This article presents findings from a study conducted to measure and describe interactions with on-line archival finding aids. The study measured responses for participants interacting with four collection-level search systems and four individual finding aids. Both statistical and qualitative findings are provided and correlated to demographic data such as archival experience and self-reported computer expertise. The study provides insights into how users navigate archival descriptive information and how archivists and digital librarians might design interfaces that facilitate efficient search strategies. Experienced archival users and novices utilize different methods of searching for archival information. Interface elements such as alphabetical lists, page-top tables of contents, and single-page search options enabled both expert and novice users to conduct more efficient searches than did alternate designs.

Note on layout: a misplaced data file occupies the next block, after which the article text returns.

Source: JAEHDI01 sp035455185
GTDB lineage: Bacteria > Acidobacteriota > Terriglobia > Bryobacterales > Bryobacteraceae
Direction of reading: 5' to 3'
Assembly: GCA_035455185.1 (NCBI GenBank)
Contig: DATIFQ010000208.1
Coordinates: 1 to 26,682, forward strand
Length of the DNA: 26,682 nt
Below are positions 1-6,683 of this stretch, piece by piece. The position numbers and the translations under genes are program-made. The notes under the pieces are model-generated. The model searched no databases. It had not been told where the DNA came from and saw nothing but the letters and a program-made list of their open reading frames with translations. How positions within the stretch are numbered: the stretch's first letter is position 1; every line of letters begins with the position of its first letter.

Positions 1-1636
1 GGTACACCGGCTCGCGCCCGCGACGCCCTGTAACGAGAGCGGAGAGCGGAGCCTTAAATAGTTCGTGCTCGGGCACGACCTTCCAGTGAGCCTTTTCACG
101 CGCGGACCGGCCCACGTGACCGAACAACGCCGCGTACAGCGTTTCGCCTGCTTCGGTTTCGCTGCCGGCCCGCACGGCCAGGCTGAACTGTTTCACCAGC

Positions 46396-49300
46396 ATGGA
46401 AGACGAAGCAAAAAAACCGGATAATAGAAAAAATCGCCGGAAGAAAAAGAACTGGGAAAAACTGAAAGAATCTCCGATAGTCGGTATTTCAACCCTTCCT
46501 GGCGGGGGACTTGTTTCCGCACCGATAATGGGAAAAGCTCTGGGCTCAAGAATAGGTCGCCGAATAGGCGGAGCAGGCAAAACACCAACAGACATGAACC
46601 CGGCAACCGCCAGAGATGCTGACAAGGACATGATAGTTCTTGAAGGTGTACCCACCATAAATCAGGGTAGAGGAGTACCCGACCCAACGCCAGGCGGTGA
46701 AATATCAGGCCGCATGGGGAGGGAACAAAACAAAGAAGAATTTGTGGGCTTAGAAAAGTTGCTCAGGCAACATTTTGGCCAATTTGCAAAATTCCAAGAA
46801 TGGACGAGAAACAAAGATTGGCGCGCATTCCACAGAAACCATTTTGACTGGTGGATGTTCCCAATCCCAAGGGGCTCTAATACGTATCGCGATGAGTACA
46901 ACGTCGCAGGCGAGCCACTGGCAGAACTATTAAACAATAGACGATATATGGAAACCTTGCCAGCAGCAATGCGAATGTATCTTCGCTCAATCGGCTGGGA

|Number of pages
|Published - Sep 1 2004
ASJC Scopus subject areas
- Arts and Humanities (miscellaneous)
- Library and Information Sciences